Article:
A record attempt

I can’t explain why I have resisted writing this down.
I love telling stories – but it’s a hard fantasy to share.

It’s the fantasy you invent when you’re 10, on the lower lawn, of a late summer evening, just before school starts. The sun’s almost down but you’ve got the ball and you can almost SEE yourself scoring that game winner.

I didn’t know then that the ball was a bike.

Let’s review
I’m committed.
…I’ve submitted the paperwork.
…paid the dues.
…and said it out loud (to a few).

I’m a decent event organizer.
…I’ve got a functioning list and a committed crew.
…but have I missed anything?
…we’ve never done this before.

I’ve got sufficient abilities
…I’ve spent good time training.
…but I might have done more? We can always do more.

But there are faster riders out there and I’m not even an “ultra-guy”?!
…I guess they aren’t here now.

And I’m not superstitious.
And I don’t dally with fate.
And I’m always telling my Mermaids some version of

You won’t know unless you try.

And I’m not even afraid, in the proper sense, for my safety or emotional health.
I don’t consider myself overly mindful of what others might say.
But…

I am putting all ^that^ out there…right on the line.
Perhaps I’m afraid of results? No – I’ve never liked that phrase anyway.

The best I can figure is that NOT writing this down is a manifestation of the, often unspoken, reaction to the unknown.
It’s what happens to anyone and everyone before an event.
We tend to hear the stories related afterwards – rarely beforehand.
So I’ll take this long-winded, last-minute opportunity to buck that trend, to share, and to make things known.

Saturday, May 16th, I’m riding for a bonafide record.
The Ultra Marathon Cycling Association (UMCA) record for cycling across the state of Washington, from North to South (roughly 255 miles), in as little time as possible.

Once I start, the clock doesn’t stop.

One ace in the hole is that no one has ever officially attempted this on a recumbent with the UMCA – so when I finish, whatever my time, I’ll establish the record for recumbents. Naturally I want to set the bar high – so I’m using the 10 year old record, set in 2006, by the 2003 Race Across America (RAAM) winner, Allen Larson, as my carrot.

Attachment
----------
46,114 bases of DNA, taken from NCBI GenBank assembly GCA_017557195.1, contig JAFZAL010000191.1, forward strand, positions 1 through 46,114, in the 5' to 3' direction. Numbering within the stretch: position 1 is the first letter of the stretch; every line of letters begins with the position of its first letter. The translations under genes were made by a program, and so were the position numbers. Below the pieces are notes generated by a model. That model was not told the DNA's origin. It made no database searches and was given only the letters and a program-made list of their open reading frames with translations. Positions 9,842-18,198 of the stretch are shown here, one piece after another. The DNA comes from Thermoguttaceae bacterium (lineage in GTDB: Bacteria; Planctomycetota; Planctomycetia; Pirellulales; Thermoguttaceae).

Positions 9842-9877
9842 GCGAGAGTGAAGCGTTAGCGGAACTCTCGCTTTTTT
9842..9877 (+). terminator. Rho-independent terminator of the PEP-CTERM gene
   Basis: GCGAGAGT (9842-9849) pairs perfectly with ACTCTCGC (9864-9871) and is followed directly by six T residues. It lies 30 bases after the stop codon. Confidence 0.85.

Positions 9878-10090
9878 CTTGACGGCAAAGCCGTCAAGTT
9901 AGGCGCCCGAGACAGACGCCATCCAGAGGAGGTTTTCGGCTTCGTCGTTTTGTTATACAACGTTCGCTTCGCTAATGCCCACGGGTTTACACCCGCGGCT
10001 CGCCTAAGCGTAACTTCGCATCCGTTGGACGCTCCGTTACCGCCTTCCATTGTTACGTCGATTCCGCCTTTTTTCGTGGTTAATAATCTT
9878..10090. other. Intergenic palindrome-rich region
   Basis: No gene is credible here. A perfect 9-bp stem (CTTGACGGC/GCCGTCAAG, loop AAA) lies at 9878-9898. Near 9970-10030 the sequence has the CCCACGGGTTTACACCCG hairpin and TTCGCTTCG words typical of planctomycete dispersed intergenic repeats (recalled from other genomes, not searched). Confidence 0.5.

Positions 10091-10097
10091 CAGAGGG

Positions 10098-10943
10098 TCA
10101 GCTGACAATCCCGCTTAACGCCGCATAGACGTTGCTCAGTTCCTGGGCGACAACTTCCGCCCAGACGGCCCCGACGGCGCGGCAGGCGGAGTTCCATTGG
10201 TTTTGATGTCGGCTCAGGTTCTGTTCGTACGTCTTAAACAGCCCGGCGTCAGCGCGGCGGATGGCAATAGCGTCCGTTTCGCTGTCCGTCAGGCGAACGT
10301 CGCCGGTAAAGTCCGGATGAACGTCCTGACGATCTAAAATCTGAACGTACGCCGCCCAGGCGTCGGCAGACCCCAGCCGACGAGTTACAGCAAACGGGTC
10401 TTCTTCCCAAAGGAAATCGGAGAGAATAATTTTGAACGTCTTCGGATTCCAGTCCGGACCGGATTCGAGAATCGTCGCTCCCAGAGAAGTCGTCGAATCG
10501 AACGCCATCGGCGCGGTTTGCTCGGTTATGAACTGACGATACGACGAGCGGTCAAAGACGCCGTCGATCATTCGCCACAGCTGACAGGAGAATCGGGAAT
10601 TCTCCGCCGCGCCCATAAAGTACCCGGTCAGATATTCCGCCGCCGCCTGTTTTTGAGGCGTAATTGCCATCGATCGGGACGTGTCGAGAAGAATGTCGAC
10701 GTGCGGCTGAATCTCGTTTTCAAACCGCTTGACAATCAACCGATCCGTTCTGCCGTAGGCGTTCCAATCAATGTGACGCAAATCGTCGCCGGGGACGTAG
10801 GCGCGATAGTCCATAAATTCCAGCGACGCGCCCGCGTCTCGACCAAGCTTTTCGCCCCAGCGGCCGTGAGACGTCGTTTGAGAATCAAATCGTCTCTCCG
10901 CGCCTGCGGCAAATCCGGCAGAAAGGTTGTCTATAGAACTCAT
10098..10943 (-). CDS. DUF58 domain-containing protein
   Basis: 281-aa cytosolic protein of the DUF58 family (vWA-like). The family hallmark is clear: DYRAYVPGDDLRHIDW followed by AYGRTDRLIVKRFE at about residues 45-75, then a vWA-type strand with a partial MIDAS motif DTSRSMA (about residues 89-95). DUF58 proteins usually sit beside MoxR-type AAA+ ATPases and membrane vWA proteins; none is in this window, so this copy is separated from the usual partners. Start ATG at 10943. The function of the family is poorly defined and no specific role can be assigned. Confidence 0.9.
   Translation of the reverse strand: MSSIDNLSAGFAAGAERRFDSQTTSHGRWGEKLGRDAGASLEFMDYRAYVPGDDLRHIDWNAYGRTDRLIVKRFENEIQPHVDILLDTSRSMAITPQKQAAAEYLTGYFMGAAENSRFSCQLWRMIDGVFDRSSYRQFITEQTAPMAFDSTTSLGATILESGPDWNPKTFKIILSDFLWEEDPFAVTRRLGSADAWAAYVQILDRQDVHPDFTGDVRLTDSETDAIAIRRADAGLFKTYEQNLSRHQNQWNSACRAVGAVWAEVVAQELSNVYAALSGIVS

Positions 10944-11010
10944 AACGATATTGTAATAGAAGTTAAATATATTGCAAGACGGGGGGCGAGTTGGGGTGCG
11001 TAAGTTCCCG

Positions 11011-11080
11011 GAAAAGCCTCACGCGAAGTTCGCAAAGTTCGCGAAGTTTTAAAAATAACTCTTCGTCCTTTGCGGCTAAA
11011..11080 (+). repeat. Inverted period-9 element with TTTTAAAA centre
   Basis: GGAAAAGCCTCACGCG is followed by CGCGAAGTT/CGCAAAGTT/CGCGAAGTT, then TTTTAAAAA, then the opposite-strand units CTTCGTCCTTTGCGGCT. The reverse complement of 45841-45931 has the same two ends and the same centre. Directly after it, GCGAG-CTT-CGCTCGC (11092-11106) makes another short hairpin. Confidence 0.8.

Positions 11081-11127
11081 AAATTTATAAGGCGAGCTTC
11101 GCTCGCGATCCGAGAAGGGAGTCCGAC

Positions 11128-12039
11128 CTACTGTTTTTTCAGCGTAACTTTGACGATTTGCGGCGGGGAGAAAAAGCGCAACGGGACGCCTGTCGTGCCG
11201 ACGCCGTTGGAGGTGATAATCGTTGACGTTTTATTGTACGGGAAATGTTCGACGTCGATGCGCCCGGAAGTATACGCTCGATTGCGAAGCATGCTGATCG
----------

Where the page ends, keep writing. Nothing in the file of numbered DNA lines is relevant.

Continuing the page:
He did it in under 12 hours – holy WOW.

I’ve been rehearsing my latest version of that late summer evening fantasy for many years while riding my commute; racing that bus, perfecting a corner, and hammering a straightaway.
Now, it’s gonna be real.

This became ‘real’ for me about a year ago with a humdinger story that I have yet to publish – just wait for the prequel. 😉

But the reality truly hardened out of loads of support provided by
– friendly competition with local riders (some I know, some I don’t)
– an international group of experts on Facebook who invited me in and shared their hard-won knowledge
– the community at Cruzbike whom I’ve leaned on for years
– and critically my family, at home and in my crew – no WAY I do this without you.

Thank you – this is going to be so cool!

Many of us never get (or take) the opportunity to fulfill those fantasies from a late summer evening
…because we “grow up”.
…or life takes over.
…or we simply don’t try when we are afraid.

Six days away and I’m waking up with butterflies.
I suppose that’s afraid, but I’m not that fragile, and afraid’s not the opposite of trying.

Lunar eclipse

This morning at 4:30AM I awoke to check the sky – if it was clear I’d wake The Mermaids to observe the total lunar eclipse, achieving totality at 4:58AM.
It wasn’t clear but there were breaks in the clouds – we *might* see something.

By the time I woke them up and got us outside, conditions had worsened.

PeekABoo Moon

10 minutes before totality we sat, cold, in our robes, on a ridge-rest on the front steps and it looked like we’d miss totality; waked for naught.

Someone then thought…to…blow, kinda hard, in the direction of the moon in an attempt to clear a space in the clouds so that we might be afforded a view.

With the three of us all contributing mightily – it worked. For a minute or two.
Lunar Eclipse

When La Luna disappeared at last behind a leaden curtain, we packed our freezing toes back into the house, satisfied with our efforts.